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2. June 2014

 

So far in working with TypeScript I’ve exclusively used Visual Studio and that hasn’t been entirely trouble free.  There are many people out there that wont have access to Visual Studio ( working on Mac or Linux perhaps? ) or simply wont want to.  Thankfully there is a great alternative, WebStorm.  Granted WebStorm isn’t free, although there is a 30 day trial.  It is however a very well spent $50 if you are working in JavaScript ( or TypeScript ).  This post looks at working in TypeScript with Webstorm.

 

First step of course it download and install WebStorm.  The trial is fully functioning by the way.

During the install, if you havent already, you will be prompted to install Java 6.  Don’t worry, WebStorm takes care of the process for you.

Next you need to install Node.  Node.js is a JavaScript environment that works outside of the browser.  I’ve worked with Node a number of times on this site.  Install Node using the default settings.

Now open up a terminal/command prompt and type npm install –g typescript

The results should look like:

image

 

This installed the TypeScript language.  We are now ready to go.

 

When you open a project with a typescript file a file watcher should kick in automatically.  If not, its easy enough to define one.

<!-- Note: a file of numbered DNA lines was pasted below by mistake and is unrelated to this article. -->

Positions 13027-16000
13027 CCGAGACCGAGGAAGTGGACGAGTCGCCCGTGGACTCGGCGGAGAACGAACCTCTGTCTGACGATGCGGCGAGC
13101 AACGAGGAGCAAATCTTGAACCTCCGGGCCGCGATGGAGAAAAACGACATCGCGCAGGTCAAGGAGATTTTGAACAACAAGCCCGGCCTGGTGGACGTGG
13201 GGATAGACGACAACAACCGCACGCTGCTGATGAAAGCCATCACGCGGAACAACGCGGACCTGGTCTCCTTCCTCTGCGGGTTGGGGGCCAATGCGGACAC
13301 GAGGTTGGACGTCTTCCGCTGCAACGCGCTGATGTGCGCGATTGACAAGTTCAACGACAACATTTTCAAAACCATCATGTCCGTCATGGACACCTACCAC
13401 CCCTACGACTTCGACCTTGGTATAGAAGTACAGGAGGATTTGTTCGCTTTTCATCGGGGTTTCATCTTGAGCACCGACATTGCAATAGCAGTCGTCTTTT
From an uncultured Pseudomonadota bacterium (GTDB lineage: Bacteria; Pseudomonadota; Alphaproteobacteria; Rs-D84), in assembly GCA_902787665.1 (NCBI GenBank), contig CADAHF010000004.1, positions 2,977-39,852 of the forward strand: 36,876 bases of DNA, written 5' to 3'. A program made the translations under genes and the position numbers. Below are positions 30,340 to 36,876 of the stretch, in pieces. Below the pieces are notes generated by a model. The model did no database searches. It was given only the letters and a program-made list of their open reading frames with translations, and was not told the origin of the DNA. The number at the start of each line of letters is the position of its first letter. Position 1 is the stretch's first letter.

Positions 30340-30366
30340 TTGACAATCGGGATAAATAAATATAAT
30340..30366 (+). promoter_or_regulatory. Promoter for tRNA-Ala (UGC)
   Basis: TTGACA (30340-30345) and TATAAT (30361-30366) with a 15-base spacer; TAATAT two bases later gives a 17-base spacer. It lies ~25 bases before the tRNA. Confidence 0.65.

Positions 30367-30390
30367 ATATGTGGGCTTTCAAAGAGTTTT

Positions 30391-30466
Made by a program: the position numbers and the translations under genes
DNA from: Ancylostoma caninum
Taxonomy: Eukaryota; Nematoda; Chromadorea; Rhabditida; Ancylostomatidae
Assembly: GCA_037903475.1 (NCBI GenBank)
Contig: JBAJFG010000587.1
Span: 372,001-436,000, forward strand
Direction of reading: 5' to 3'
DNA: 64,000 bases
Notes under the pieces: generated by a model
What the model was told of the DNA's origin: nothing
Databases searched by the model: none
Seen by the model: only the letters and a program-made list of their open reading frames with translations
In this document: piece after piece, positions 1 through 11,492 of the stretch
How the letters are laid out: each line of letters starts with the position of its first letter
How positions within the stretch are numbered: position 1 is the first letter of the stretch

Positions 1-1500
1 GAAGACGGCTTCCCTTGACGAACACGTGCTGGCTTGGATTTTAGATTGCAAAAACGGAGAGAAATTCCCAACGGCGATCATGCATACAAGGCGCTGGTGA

Select File->Settings.  ( This menu has a different location on MacOS I believe )

On the left hand side, locate File Watchers:

image

 

On the right hand side, if none exist for TypeScript, click plus.  If one exists, make sure its checked.

image

Then select TypeScript from the list:

image

 

Default values should be correct:

image

 

If you have any problems at this point, make sure that Node was installed correctly and that you installed TypeScript, these are the most common problems.

 

Now with a File Watcher created, whenever you save a change to a TS file, it while automoatically compile the JS file.  Like so:

image

 

From this point on you will be able to see full syntax highlighting as well as code completion:

image

 

 

Additionally, you can set a breakpoint in WebStorm:

image

 

And assuming you’ve enabled the WebStorm plugin, you can debug in Chrome:

image

 

Which then allows you to perform the standard debugging tasks in WebStorm:

image

 

If you are coming from Visual Studio, there is one major difference to be aware of.  In Visual Studio, adding a file to your project makes it available for code completion.  In WebStorm this isn’t the case.  If you include a library, such as Phaser, you need to add a reference identifier at the top of your ts file, like so:

 

/// <reference path="phaser.d.ts"/>

 

Then code completion will work properly.

Programming ,

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